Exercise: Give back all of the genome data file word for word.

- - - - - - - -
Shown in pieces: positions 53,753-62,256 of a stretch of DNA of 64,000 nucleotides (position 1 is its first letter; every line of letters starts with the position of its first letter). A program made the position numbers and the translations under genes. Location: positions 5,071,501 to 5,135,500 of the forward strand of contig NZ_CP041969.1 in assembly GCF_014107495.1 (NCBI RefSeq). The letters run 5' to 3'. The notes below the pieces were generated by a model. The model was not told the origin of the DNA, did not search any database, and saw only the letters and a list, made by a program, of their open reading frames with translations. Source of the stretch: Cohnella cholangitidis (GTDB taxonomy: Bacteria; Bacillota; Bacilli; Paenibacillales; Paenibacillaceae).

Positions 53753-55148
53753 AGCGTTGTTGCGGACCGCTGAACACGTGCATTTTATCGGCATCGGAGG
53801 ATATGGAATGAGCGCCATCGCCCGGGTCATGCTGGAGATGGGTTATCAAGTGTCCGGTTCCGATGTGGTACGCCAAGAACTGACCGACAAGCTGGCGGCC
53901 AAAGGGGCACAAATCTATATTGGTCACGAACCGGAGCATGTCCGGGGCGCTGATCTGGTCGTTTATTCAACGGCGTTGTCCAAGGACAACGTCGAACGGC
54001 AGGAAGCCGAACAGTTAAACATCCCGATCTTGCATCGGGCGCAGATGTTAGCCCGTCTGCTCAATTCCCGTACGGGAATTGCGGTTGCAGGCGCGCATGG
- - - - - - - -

Shown in pieces: positions 53,753-62,256 of a stretch of DNA of 64,000 nucleotides (position 1 is its first letter; every line of letters starts with the position of its first letter). A program made the position numbers and the translations under genes. Location: positions 5,071,501 to 5,135,500 of the forward strand of contig NZ_CP041969.1 in assembly GCF_014107495.1 (NCBI RefSeq). The letters run 5' to 3'. The notes below the pieces were generated by a model. The model was not told the origin of the DNA, did not search any database, and saw only the letters and a list, made by a program, of their open reading frames with translations. Source of the stretch: Cohnella cholangitidis (GTDB taxonomy: Bacteria; Bacillota; Bacilli; Paenibacillales; Paenibacillaceae).

Positions 53753-55148
53753 AGCGTTGTTGCGGACCGCTGAACACGTGCATTTTATCGGCATCGGAGG
53801 ATATGGAATGAGCGCCATCGCCCGGGTCATGCTGGAGATGGGTTATCAAGTGTCCGGTTCCGATGTGGTACGCCAAGAACTGACCGACAAGCTGGCGGCC
53901 AAAGGGGCACAAATCTATATTGGTCACGAACCGGAGCATGTCCGGGGCGCTGATCTGGTCGTTTATTCAACGGCGTTGTCCAAGGACAACGTCGAACGGC
54001 AGGAAGCCGAACAGTTAAACATCCCGATCTTGCATCGGGCGCAGATGTTAGCCCGTCTGCTCAATTCCCGTACGGGAATTGCGGTTGCAGGCGCGCATGG